Sports fans who thrill to the daring athleticism and dazzling artistry of the Olympic ice skaters competing in Sochi, Russia this month, owe a debt of gratitude to Jackson Haines, the New Yorker who became the father of modern figure skating during the 1860’s and 1870’s.
Born to a well-to-do New York family in 1840, he studied dancing in Europe as a youth before returning to New York City to work as an actor and ballet master. According to newspaper accounts, he was living in Troy when he won the first “national” skating championship in 1863 under rules formulated by the New York Skating Club. In 1864, he won the championship again but his skating style was not well received by the American skating establishment.
Competitive skating at that time called for skaters to draw complex patterns, or figures, on the ice with their skate blades. A stiff, formal style of skating was expected. Sometimes, skaters were not allowed to move their hands above their elbows. Compulsory figures were a required part of skating competition in the U.S. until they were eliminated in 1991.
The ballet dancer inside the 24-year old Jackson Haines rebelled against this rigid skating norm. He added leaps and spins to his routines and used his arms expressively to the dismay of the American skating authorities. Spectators in the U.S. dismissed Haines as too flamboyant, too theatrical, and too effeminate.
In search of more appreciative audiences, Haines left America in the winter of 1864-1865 and took his skating style to Europe. He also brought with him a new kind of skate that he had designed. Instead of being attached to the boot by means of straps or clamps, the steel blade of the skate was screwed on to the heel and toe of the boot by means of plates. In addition, the blade had a rounded toe rather than a sharp point and two supports rather than three.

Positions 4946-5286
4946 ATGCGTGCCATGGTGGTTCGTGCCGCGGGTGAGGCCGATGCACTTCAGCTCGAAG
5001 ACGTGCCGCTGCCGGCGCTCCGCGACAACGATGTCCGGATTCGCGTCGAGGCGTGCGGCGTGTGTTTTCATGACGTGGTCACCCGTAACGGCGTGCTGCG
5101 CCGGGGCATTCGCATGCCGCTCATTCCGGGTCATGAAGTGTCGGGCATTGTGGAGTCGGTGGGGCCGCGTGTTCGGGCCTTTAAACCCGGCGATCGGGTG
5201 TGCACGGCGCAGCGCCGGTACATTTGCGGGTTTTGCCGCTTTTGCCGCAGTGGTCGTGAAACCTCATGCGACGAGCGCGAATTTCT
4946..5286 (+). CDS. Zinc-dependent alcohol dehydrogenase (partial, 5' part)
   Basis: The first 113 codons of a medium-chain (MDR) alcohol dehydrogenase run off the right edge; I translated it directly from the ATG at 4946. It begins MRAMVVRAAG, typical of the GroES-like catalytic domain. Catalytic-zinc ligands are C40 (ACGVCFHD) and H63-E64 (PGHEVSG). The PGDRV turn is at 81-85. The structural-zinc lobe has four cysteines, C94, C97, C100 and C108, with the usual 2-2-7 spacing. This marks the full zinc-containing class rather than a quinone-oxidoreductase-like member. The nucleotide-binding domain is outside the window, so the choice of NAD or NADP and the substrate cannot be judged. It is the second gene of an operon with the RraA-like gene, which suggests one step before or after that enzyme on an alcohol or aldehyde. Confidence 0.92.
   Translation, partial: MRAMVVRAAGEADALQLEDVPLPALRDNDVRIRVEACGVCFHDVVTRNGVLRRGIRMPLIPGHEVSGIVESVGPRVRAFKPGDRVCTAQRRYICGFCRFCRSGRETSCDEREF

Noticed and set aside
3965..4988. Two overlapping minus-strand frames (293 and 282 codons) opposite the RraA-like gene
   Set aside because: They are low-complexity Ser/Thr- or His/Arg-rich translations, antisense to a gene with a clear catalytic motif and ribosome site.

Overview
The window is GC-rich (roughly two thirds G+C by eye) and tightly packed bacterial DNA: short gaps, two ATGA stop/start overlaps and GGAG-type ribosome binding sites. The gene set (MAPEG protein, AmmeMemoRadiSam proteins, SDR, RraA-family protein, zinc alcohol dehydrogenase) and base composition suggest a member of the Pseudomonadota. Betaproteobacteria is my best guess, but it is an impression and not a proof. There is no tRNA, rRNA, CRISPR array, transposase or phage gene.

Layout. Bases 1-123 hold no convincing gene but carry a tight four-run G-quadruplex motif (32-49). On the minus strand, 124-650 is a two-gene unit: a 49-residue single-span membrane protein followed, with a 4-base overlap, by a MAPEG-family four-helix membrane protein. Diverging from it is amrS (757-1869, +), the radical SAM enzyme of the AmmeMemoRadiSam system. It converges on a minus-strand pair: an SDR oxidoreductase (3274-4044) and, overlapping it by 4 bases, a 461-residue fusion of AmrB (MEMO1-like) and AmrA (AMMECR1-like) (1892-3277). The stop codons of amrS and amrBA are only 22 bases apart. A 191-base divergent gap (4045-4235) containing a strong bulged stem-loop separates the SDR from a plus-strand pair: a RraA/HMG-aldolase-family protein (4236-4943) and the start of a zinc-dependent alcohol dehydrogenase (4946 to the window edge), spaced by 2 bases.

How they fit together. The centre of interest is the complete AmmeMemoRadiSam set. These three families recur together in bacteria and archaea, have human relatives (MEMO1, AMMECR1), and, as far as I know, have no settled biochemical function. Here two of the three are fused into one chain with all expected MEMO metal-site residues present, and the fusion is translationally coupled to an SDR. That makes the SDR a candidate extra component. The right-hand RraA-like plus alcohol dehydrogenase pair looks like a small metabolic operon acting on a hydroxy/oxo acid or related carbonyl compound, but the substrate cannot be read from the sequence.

Skating to music and adding more turns, jumps and spins to his routine, Haines toured all the capitals of northern and central Europe to wild applause. Billed as the “celebrated American ice dancer,” he astonished and surprised audiences with his jumps and pirouettes which were described as “poetry in motion.” One observer described Haines as “now gracefully swinging, now carried away like a whirlwind, now leaping from the ice, all with inimitable charm and grace,”
In 1868, the blue-eyed, curly-haired 28 year-old electrified skating fans in Vienna when he gave an exhibition for the Vienna Skating Club to music—a march, a waltz, a mazurka, and a quadrille. Haines’s style soon became known as the Vienna Style, and in later years, the International Style.
For his performances, Haines invented a new spin which the skating community initially called the “Jackson Haines spin.” To do this spin, the skater bends the skating knee while spinning and sits down during the spin, keeping the free leg pointing straight out. Today, a “Jackson Haines spin” is commonly referred to as a “sit spin.”
Haines wore various costumes including those of a Russian count, a prince of fairyland, a lady, and sometimes even a bear. When he finished performances, he usually skated backwards with his cap touching the ice as he bowed to spectators. After the applause died down, he would cross his arms and skate in a large curve or spiral, standing at the finish, motionless as a statue.
Haines was a European superstar for eleven years. Ice skating rinks and babies were named after him. In either 1876 or 1879, the records are unclear, Haines died after catching pneumonia while traveling by sleigh from St. Petersburg to Stockholm. He was buried in Kokkola, Finland. The inscription on his gravestone reads, “In remembrance of the American Skating King.”
Jackson Haines’s style of skating did not become popular in the U.S. until many, many years after his death. The first U.S. figure skating competition that included the International Style was not held until 1914. Haines eventually received the honors due him from the national and international skating establishment in 1976 when he was inducted into the World Skating Hall of Fame and the U.S. Figure Skating Hall of Fame.